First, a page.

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Course Hero. (2016, September 2). The Count of Monte Cristo Study Guide. In Course Hero. Retrieved June 4, 2020, from https://www.coursehero.com/lit/The-Count-of-Monte-Cristo/
(Course Hero, 2016)
Course Hero. "The Count of Monte Cristo Study Guide." September 2, 2016. Accessed June 4, 2020. https://www.coursehero.com/lit/The-Count-of-Monte-Cristo/.
Course Hero, "The Count of Monte Cristo Study Guide," September 2, 2016, accessed June 4, 2020, https://www.coursehero.com/lit/The-Count-of-Monte-Cristo/.
Course Hero Literature Instructor Russell Jaffe provides an in-depth summary and analysis of Chapters 112–113 of Alexandre Dumas's novel The Count of Monte Cristo.
Maximilien visits his sister, Julie, and her husband, Emmanuel. They discuss the misfortunes that have visited Morcerf, Danglars, and Villefort. Emmanuel suggests that perhaps God struck them because there was nothing in their lives to redeem their bad deeds. Monte Cristo arrives to say goodbye and to collect Maximilien, who will be traveling with him. They leave Paris and go to Marseille. When they arrive, they spot Albert on board a ship that's leaving for Algiers, waving to a veiled woman on the dock. While Maximilien visits his father's grave, Monte Cristo goes to see Mercédès in the house where his father had lived. He wants to know what he can do to bring some happiness or comfort to her future. She says she's angry with herself because she was a coward. She didn't have enough faith to believe that Edmond could still be alive, and she married Fernand because she was afraid to be alone.
Monte Cristo tells her how, after his captivity, he made himself an instrument of God. In doing that, he says, he made himself "vengeful, secretive, and cruel—or rather, impassive, like fate itself." Before he leaves, Monte Cristo asks what she wants, and she responds that the only thing she wants is for her son to be happy. She says she no longer feels she has free will; all she can do is accept God's will. Monte Cristo urges her to use her free will to debate God's power, but Mercédès replies that this would lead her to despair. When they say goodbye, she tells him she still hopes.
The count feels sad after leaving Mercédès, and questions whether he had set the wrong goal in seeking vengeance. He decides to revisit his past to help him get perspective, so he hires a pleasure boat to take him to the Château d'If. No longer a prison, it is now a tourist attraction. He is taken to see his old cell, and the guide tells him a somewhat distorted version of his own story, including the escape. Being in the cell brings back a flood of memories of those long, difficult years. He notices an inscription he had made on the wall: "'My God!' he reads, 'Let me not forget!'" Visiting Faría's cell brings back the warm feelings he felt for the abbé. He gives the guide such a large tip that the man goes to fetch something to give him in return. While he waits, Monte Cristo kneels by Faría's bed and prays for a sign that he hadn't been mistaken in the path he'd taken. The guard returns and gives the count Abbé Faría's manuscript on the monarchy of Italy. Monte Cristo's eyes fall on the epigraph: "You will pull the dragon's teeth and trample the lions underfoot, said the Lord." This is the answer he'd hoped to find.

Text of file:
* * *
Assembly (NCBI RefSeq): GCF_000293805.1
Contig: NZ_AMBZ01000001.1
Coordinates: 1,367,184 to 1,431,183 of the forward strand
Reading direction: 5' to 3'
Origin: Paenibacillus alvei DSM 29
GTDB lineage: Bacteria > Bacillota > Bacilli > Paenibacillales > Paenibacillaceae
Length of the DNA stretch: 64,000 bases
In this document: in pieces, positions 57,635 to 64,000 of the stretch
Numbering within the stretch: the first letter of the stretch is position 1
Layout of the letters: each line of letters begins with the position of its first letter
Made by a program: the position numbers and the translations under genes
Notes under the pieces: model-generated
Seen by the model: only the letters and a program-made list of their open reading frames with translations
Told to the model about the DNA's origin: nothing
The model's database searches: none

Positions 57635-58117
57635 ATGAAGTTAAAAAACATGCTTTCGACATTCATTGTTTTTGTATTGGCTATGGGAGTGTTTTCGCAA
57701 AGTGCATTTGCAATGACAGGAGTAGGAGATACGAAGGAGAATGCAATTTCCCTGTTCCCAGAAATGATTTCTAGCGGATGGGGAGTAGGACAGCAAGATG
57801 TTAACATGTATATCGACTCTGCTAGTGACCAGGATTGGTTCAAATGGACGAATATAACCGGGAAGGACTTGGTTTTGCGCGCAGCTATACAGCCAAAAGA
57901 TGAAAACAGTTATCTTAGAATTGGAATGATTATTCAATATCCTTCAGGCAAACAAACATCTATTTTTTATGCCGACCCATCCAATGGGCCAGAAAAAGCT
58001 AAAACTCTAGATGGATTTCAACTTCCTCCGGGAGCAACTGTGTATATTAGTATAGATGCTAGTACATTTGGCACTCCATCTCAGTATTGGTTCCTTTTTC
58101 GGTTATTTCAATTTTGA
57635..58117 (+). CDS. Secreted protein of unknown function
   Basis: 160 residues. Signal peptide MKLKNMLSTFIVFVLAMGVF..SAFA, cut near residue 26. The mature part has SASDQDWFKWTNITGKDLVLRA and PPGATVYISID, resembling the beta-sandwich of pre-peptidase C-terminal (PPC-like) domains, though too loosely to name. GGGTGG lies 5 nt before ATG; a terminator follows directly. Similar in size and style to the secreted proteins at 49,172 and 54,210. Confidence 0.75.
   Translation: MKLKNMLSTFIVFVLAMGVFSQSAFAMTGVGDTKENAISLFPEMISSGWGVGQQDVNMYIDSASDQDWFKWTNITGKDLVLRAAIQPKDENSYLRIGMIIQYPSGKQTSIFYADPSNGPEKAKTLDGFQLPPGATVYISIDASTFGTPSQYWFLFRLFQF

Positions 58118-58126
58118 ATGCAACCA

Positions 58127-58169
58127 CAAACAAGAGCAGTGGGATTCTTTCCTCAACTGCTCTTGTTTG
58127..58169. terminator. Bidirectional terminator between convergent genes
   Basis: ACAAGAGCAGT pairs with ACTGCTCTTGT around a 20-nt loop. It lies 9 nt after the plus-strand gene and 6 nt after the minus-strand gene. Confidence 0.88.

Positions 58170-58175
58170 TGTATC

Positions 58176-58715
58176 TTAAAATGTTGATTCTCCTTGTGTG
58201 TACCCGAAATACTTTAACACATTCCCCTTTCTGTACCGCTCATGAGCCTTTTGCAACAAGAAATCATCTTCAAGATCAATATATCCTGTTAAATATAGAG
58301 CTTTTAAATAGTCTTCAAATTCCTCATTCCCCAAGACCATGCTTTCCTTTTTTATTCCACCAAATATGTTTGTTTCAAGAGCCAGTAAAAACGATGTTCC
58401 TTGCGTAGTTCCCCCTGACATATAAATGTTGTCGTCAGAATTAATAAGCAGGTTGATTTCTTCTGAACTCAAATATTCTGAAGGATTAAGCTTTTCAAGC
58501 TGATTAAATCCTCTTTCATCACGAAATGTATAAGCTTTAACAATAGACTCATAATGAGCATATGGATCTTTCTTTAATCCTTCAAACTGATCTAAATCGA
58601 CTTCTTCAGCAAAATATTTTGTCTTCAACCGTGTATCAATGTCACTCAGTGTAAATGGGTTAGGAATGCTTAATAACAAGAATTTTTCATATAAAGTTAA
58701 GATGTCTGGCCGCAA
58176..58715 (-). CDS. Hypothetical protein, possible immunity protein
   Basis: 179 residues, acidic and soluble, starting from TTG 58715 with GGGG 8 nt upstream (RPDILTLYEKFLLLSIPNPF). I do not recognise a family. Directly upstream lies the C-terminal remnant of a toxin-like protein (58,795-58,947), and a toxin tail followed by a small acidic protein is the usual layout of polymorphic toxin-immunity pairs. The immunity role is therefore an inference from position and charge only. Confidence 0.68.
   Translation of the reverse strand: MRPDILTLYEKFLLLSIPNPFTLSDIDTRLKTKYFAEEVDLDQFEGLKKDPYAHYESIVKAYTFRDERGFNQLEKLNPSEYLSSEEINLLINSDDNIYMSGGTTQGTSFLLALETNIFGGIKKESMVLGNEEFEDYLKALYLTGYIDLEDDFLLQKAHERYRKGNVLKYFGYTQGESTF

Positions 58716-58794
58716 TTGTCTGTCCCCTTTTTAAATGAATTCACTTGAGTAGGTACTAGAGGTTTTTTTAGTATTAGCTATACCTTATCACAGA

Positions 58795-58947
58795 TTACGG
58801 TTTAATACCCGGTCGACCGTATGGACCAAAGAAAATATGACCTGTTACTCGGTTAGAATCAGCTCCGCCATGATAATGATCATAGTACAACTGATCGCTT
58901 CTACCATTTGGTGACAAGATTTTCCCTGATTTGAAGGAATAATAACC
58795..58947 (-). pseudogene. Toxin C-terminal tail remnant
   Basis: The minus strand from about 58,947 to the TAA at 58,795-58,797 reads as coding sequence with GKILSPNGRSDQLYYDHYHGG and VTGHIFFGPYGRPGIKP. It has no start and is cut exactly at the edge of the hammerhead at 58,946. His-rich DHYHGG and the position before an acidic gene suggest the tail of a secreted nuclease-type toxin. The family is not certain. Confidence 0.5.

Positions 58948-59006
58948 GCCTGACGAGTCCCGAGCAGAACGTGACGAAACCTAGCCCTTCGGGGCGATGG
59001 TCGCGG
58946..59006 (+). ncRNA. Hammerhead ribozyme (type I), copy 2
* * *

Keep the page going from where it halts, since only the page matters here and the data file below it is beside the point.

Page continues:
Monte Cristo meets Maximilien in the cemetery as planned. Maximilien is to stay in Marseille for a few days while the count takes care of some business in Italy. On October 5, they'll meet on the island of Monte Cristo. The count reminds Maximilien of his promise not to harm himself, and the young man seems to be wavering. Monte Cristo tells him there are people who have suffered even worse than he and have come through it to find happiness. As an example, he tells his own story, avoiding identifying details. Maximilien asks if God sent him consolation, and the count replies that he found tranquility.
In these chapters, Monte Cristo tries to resolve some lingering concerns and doubts. Because of his actions, Mercédès's life has completely changed. Monte Cristo could easily provide her with the wealth to maintain the kind of lifestyle she'd had in Paris, but he knows her pride wouldn't allow her to accept that. At least the money left to her by her young fiancé will allow her to live comfortably and independently. She wants nothing for herself, only happiness for her son. Unlike Monte Cristo, she has no impulse to seek out happiness or satisfaction; instead, she accepts her fate and tries to make the best of it. Mercédès's fate in the novel seems a bit unfair. She is punished for being "unfaithful" to Edmond Dantès, but she waited a year-and-a-half with no word of him, believing him to be dead, before marrying Fernand.
Returning to the Château d'If brings Monte Cristo full circle, as this is where his vengeance plan was born, in those long solitary hours in its dungeon. He goes there hoping to find reassurance that his pursuit of vengeance in the name of divine justice hadn't been misguided. Otherwise, he'll be consumed by feelings of remorse for the rest of his life. When he reads the epigraph in Abbé Faría's manuscript, he takes it as a positive message from the spirit of the abbé, so he is able to tell Maximilien, a little later, that he has found tranquility.